Gender Indicators from Ibrahim Index on Governance in Africa

Indicators - 84 Criteria - Multiple Gender Dimensions Major Themes: Safety and Rule of Law; Participation and Human Rights; Sustainable Economic Opportunity; and Human Development

Direct Link to Indicators/Criteria for Ibrahim Index: http://www.moibrahimfoundation.org/en/media/get/20091001_tree.pdf

Ibrahim Index Website: http://www.moibrahimfoundation.org/en/section/the-ibrahim-index The Ibrahim Index of African Governance is a comprehensive ranking of African countries according to governance quality. Funded and led by an African institution, the Ibrahim Index aims to be Africa's leading assessment of governance that informs and empowers citizens to hold their governments and public institutions to account. Thus we hope to stimulate debate in a constructive way and establish a framework for good governance in Africa.

The Ibrahim Index measures the delivery of public goods and services to citizens by government and non-state actors. The Ibrahim Index uses indicators across four main pillars: Safety and Rule of Law; Participation and Human Rights; Sustainable Economic Opportunity; and Human Development as proxies for the quality of the processes and outcomes of governance.

The Ibrahim Index assesses governance against 84 criteria, making it the most comprehensive collection of qualitative and quantitative data that measures governance in Africa. The criteria are divided into four main categories and 13 sub-categories. The indicators that make up the sub-categories are based either on official data (OD) or expert assessment (EA).

The full structure of the 2009 Ibrahim Index

In keeping with our commitment to ensure that the index is continually improved over time and can be used by civil society, this project has been strengthened in significant ways this year. The 2009 Ibrahim Index1 includes new indicators more regularly updated, and therefore more immediately reflective of current reality. Our index has also been extended this year to consider the entire continent, not just the sub-Saharan region, following consultation with stakeholders and in consideration of the geographic and political links between all African countries.

In addition, the Ibrahim Index will be compiled in partnership with African academics and researchers. Already, experts from various African institutions including: Afrobarometer, the American University in Cairo, the Council for the Development of Social Science Research in Africa (CODESRIA - in Senegal), and the Institut de Recherche Empirique en Economie Politique (IREEP- in Benin) support the Foundation's research team. These experts sit on the Academic Advisory Council and Technical Committee, whose work is overseen by the Foundation's Director of Research, Dr Hania Farhan.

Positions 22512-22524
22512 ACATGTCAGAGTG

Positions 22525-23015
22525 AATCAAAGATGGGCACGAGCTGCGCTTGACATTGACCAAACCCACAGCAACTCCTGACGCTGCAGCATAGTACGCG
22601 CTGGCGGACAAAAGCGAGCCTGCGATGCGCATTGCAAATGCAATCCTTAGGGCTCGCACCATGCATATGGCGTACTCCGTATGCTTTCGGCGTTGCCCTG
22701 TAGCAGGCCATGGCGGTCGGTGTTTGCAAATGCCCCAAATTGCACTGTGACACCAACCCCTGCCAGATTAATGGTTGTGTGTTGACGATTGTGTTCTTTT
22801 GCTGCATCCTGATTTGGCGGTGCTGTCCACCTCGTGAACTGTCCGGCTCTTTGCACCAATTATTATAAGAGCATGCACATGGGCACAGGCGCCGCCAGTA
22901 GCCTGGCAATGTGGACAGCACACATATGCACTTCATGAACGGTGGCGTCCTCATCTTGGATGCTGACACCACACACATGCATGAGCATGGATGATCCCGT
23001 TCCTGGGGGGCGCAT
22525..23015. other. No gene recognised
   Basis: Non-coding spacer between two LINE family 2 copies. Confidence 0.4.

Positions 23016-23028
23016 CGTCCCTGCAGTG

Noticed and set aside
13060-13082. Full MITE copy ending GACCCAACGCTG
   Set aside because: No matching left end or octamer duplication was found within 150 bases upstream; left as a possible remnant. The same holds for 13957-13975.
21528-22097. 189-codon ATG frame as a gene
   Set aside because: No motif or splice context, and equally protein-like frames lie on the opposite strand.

We are deeply committed to this partnership with institutions on the continent and to developing capacity within them so that in the years to come they will be full partners in the compilation of the Ibrahim Index. This is part of our commitment to further entrench the continent's ownership of governance issues and to improve the quality and availability of data2.

The lack of sufficiently robust and comprehensive data to assess African progress is striking in all the components of the index. This unavailability of data has led us to exclude a number of indicators, particularly those that assess poverty and vital aspects of health service delivery, which are major issues for developing countries. This is a pragmatic choice and finding strong poverty and health indicators in future years will be a core priority for us.

We will continue to work in this direction, so that, in the years to come, the Ibrahim Index will be unconstrained by data issues and fully reflective of African priorities in the assessment of government performance.

1 The 2007 and 2008 Ibrahim Indexes were created and prepared under the auspices of the Harvard University Kennedy School of Government's Program on Intrastate Conflict and Conflict Resolution under the direction of Professor Robert Rotberg and Dr Rachel Gisselquist. We continue to welcome their contributions to the debate on governance in Africa.

2 The 2009 Ibrahim Index of African Governance is based on the latest available data for each indicator; this data is from either 2007 or 2008. Previous years' indices are calculated using the latest data that would have been available that year.

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Source: http://www.moibrahimfoundation.org/en/section/the-ibrahim-index

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By: Mo Ibrahim Foundation
When: 7/2/2014

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